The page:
Cody and Allyson rode to the International School to see Kit (04-May-2006). One of the stops along the way was the Museumplein. Kit was super psyched to show off her school. The photos are here. I especially like the shots with Katrina riding Cody on Caren’s bike.
All the family and friends visiting has produced virtual piles of digital photos. I’m parsing as fast as I can ! Let’s get started… Click here for a slideshow of a morning ride Caren and I did with Cody, back on May 7th.
The canals in Amsterdam are living organic waterways. They support many forms of life (fish, eels, ducks, etc.). They are also a dumping ground for humanity. Keeping them clean is an ongoing round-the-clock enterprise. The city does an admirable job, particularly considering the magnitude of the task.
Every year 6,000-10,000 bikes are reclaimed from the canals. The service that does this passes by our house about once per week. A photo set of today’s weekly pass-by is here. Check out the “catch” from one morning !
Some other facts- “Why the canal water is fresh… ”
- The water in the canals in Amsterdam is cleaned several times a week: during four nights in summer (and when it is hot during seven nights) and two nights in winter. The water is not pumped up from the Amstel, nor from the IJ, but from the IJselmeer, which is relatively clean. At the end of the Zeeburgerdijk (in the east, near the Flevopark), you can find the pumping station. Four times a week (or seven or two times) all sluices around the center of Amsterdam are closed (most of them automatically, but the one at the Oudezijds Kolk still by hand), except for two at the western end of the city center. Then about a third of the total volume of all the water in the canals is pumped from the IJselmeer (through a large culvert under the Amsterdam-Rhine Canal which forms more or less the border between the IJ and the IJselmeer) into the canals, which change now into a kind of river, discharging into the IJ.
- Amsterdam has approximately 160 canals with a total estimated length of 75.5 KM. How much water ? 5.2 million cubic meters !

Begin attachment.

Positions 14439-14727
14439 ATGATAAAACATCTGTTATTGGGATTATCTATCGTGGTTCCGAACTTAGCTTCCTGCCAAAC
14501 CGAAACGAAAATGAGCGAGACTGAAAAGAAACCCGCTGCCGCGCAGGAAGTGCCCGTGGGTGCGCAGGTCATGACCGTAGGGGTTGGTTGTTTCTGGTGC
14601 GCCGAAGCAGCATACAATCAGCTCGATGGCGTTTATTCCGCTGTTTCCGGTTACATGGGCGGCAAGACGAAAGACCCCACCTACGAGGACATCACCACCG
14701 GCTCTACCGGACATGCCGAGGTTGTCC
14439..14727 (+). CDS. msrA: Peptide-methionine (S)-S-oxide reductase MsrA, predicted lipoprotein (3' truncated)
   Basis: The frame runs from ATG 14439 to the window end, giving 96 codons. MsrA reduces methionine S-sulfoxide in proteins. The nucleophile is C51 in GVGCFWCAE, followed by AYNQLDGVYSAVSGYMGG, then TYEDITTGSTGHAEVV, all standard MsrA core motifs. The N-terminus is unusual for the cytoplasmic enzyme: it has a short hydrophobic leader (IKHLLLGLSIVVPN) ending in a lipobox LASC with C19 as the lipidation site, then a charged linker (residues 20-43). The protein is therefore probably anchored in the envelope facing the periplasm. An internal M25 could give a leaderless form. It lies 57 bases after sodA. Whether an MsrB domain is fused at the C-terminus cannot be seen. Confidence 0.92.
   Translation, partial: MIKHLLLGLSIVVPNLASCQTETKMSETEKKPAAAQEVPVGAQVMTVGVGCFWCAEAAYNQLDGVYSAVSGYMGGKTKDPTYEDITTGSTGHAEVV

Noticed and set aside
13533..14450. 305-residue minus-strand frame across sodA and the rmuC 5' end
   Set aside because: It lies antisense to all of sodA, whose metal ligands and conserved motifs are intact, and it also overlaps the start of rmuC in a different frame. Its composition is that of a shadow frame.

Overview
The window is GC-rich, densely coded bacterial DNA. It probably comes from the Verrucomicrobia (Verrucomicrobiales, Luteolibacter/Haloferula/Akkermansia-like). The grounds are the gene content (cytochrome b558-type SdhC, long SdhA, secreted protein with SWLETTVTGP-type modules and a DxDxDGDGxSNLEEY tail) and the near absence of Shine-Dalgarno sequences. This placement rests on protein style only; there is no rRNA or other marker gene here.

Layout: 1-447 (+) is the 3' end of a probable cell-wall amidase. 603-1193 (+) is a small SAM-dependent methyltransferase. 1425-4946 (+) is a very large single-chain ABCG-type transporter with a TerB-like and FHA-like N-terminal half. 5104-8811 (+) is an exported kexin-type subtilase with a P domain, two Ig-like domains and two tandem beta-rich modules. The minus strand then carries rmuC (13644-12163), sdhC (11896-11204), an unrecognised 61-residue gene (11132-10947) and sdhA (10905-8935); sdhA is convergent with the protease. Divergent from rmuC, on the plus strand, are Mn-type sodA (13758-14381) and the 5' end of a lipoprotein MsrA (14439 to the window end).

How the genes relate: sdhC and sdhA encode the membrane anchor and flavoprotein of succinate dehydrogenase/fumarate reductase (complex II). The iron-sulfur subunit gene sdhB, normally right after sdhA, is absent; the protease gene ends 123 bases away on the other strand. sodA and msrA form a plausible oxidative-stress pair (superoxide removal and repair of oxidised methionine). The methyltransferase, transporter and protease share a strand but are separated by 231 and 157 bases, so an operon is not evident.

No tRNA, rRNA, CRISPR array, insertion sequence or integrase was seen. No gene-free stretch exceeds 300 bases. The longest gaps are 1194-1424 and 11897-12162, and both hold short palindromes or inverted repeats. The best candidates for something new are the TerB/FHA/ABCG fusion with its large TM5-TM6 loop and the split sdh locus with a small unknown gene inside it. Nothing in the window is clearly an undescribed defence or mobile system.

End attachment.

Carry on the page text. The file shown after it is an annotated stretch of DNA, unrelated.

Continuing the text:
Today Caren and I took Miranda for a brief ride around town. Miranda’s thin Chapel Hill blood was not used to the hearty Dutch practice of riding a bike in frigid, often breezy conditions, of course with no hat or gloves. (this truly Dutch approach to cycling takes many weeks to fully derive an appreciation for the feeling of masochistic elation). Nevertheless, she was radiant-
Our first destination was a photo exhibition on the Keizersgracht at the Foam_Fotografimuseum in Amsterdam of the works by the famous photographer, Henri Cartier-Bresson. Info on the exhibition is here.
Then, a meander over the Amstel near Waterlooplein for a view of some canal jachts, back toward our area in “The Nines” for a small shop koffie break and finally, the warmth of our home. Several photos I captured “live” on my bike of her are here.
Kit, Caren and I went for a chilly bike ride over to the Museumplein. I attempted to hold my tiny camera while riding and alternating one hand into my pocket to keep warm. The huffing and puffing you hear isn’t me that winded, it’s just keeping warm !
It’s very rough, but you do get a sense of riding a bike in Amsterdam… ! It’s quite different riding near our house in the canal district. I’ll attempt a video of that one of these days.
Click here for the video (in .mov format)- this file is approx. 35 MB so ’tis best to download to disk first….